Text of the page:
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Post-election legislative tradition arrives -- moving to a new office

Well, it's the weekend after Thanksgiving and for most of us that means we're nursing a pretty bad tryptophan hangover and more than a few bruises from our Black Friday battle royale at Target.

Well, it's the weekend after Thanksgiving and for most of us that means we're nursing a pretty bad tryptophan hangover and more than a few bruises from our Black Friday battle royale at Target.

But if you think the scrum over a half-priced XBox 360 is dangerous, you should check out what's going on in the Capitol. It's like a Legislative edition of "Flip This House," as the lawmakers scramble for the best office space in the wake of sweeping Republican victories in the Nov. 2 elections.

Also, join us as we have a moment of silence for passenger rail and give our readers a heads up on what could be their last chance to enjoy gubernatorial opulence.

We begin with:

Don't let the door hit ya

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Boxes are being packed and garbage cans stuffed as lawmakers clean out their offices and wait to hear about their new digs. We hear the new GOP majority didn't waste any time after Election Day, and quickly got to work researching important details -- like which legislative offices are biggest and have the most windows.

Republican and Democratic leaders already know what offices they'll be calling home, which may explain why it seems the incoming co-chairman of the Legislature's finance committee, Rep. Robin Vos, R-Caledonia, has been making frequent visits (measuring for drapes?) to Democratic Rep. Mark Pocan's office.

Offices get picked by seniority, meaning the smallest office near the loudest bathroom will likely go to a Democratic freshman.

It ain't dead yet, but....

This week, the Madison-to-Milwaukee passenger train inspired a gathering that is typically reserved for crime victims.

Union members and train advocates gathered Tuesday for a candlelight vigil at the Talgo train manufacturing plant in Milwaukee. The event, co-sponsored by the Wisconsin State AFL-CIO, Citizen Action and Voces de la Frontera, aimed to draw attention to what supporters say are the thousands of jobs and dollars lost if the project is killed -- and to keep the candle burning for the $810-million federally funded rail plan. Gov.-elect Scott Walker remains committed to stopping it.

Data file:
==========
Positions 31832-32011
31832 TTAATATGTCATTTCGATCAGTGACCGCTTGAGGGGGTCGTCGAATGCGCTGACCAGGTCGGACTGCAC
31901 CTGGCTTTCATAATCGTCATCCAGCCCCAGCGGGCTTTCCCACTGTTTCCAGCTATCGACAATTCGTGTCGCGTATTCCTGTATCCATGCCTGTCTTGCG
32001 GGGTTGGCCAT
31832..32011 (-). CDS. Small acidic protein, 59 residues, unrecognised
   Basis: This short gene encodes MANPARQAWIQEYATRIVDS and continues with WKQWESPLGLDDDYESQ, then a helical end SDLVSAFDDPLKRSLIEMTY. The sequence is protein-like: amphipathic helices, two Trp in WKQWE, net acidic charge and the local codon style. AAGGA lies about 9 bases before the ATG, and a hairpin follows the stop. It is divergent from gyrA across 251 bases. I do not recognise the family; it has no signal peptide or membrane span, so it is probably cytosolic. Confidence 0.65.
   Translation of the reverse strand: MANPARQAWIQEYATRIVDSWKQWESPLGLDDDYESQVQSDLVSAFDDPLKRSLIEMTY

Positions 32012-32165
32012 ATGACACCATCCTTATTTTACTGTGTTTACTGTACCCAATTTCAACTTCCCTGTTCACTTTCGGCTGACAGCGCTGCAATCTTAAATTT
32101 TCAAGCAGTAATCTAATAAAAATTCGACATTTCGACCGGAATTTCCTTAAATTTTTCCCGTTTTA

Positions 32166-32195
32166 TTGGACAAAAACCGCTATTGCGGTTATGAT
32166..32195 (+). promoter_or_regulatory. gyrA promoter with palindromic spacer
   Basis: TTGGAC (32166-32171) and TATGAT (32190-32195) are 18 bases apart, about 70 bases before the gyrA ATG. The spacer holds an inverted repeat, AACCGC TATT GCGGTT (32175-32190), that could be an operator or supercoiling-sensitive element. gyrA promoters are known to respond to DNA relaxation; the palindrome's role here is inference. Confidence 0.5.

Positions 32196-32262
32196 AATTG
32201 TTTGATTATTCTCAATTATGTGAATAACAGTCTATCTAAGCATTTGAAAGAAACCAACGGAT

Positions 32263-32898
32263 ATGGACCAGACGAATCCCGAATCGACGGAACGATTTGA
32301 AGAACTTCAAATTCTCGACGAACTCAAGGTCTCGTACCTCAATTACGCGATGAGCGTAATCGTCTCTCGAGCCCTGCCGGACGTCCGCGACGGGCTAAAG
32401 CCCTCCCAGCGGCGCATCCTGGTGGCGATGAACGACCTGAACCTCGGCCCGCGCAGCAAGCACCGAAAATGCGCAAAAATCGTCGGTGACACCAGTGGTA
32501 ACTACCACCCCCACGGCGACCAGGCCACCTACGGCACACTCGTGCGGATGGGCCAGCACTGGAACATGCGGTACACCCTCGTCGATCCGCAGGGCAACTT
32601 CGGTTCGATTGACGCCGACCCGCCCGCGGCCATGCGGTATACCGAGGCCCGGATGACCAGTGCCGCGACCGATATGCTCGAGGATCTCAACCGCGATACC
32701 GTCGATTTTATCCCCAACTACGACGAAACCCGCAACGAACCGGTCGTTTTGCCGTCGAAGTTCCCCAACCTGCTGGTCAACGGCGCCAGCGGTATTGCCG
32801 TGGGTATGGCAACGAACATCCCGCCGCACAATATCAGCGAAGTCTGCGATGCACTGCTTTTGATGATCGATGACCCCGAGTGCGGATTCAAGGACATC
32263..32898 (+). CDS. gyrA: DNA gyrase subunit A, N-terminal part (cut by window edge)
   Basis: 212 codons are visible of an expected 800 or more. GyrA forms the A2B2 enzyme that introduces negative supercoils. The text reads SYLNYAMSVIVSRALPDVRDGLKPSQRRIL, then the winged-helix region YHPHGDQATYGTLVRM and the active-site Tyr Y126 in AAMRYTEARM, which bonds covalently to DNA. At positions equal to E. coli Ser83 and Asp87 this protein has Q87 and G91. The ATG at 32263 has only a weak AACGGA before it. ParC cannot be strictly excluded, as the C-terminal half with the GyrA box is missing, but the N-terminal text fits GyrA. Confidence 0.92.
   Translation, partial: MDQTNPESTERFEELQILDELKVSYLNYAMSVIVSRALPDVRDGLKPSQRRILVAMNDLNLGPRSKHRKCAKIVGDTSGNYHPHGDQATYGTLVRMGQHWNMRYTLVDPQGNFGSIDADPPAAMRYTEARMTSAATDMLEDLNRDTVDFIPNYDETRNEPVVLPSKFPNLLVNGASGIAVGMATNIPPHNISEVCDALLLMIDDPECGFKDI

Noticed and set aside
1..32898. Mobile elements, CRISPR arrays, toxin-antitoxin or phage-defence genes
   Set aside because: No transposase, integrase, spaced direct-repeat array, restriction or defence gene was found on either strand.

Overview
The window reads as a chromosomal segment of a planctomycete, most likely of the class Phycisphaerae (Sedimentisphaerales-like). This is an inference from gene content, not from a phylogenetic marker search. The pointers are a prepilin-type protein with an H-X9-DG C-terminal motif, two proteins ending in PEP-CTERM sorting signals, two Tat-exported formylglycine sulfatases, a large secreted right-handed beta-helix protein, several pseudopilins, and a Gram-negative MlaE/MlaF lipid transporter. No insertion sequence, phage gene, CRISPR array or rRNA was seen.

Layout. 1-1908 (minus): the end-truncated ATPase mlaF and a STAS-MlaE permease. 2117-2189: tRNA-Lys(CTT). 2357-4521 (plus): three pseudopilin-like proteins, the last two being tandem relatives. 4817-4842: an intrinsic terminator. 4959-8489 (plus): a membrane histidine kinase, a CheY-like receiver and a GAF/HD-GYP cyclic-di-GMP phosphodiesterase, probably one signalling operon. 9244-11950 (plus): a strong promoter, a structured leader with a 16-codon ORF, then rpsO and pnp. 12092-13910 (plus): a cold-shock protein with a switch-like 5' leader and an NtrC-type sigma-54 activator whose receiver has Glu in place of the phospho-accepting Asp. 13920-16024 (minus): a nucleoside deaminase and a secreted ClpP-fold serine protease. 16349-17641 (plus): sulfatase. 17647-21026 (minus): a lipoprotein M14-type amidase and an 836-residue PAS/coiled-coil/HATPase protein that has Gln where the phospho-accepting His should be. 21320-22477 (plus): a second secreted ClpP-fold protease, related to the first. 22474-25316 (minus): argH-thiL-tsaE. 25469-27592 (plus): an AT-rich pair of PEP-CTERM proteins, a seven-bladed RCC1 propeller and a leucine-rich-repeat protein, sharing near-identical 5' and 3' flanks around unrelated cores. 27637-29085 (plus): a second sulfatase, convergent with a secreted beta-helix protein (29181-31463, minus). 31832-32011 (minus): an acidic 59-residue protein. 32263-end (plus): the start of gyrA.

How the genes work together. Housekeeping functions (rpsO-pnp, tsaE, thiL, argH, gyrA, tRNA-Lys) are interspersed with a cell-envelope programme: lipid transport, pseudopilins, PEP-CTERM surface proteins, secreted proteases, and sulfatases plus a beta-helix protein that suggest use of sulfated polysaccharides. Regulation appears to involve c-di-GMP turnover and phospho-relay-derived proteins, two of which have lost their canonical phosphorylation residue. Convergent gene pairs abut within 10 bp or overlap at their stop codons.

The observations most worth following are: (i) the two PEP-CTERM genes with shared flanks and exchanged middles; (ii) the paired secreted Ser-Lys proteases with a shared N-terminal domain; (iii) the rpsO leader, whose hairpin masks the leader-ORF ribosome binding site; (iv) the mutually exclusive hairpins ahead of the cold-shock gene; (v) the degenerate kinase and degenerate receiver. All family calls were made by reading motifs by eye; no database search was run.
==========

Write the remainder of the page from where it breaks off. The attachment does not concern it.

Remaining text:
It's a governor's Christmas, Charlie Brown

Governor Jim Doyle and First Lady Jessica Doyle have announced this year's schedule for the holiday tour of the governor's residence. The fun begins Dec. 8 and features six holiday trees, each decorated to celebrate a Wisconsin group or theme. For example, the Tribute to Our Troops tree honors Wisconsin servicemen and women, while the Tree of Tomorrow features agricultural and environmental groups.

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Hurry, because next year, under cost-conscious Gov.-elect Scott Walker, it may be a more subdued celebration. We have visions of Charlie Brown Christmas trees featuring themes like the Furlough Fir (covered in shredded union contracts) and the Brown Bag Tree (weighed down by brown bags bearing catchy frugal slogans and stuffed with ham and cheese sandwiches).

One thing is for sure -- we don't expect to see any train sets next year.

Copyright (c) 2010, The Wisconsin State Journal/Distributed by McClatchy-Tribune Information Services.

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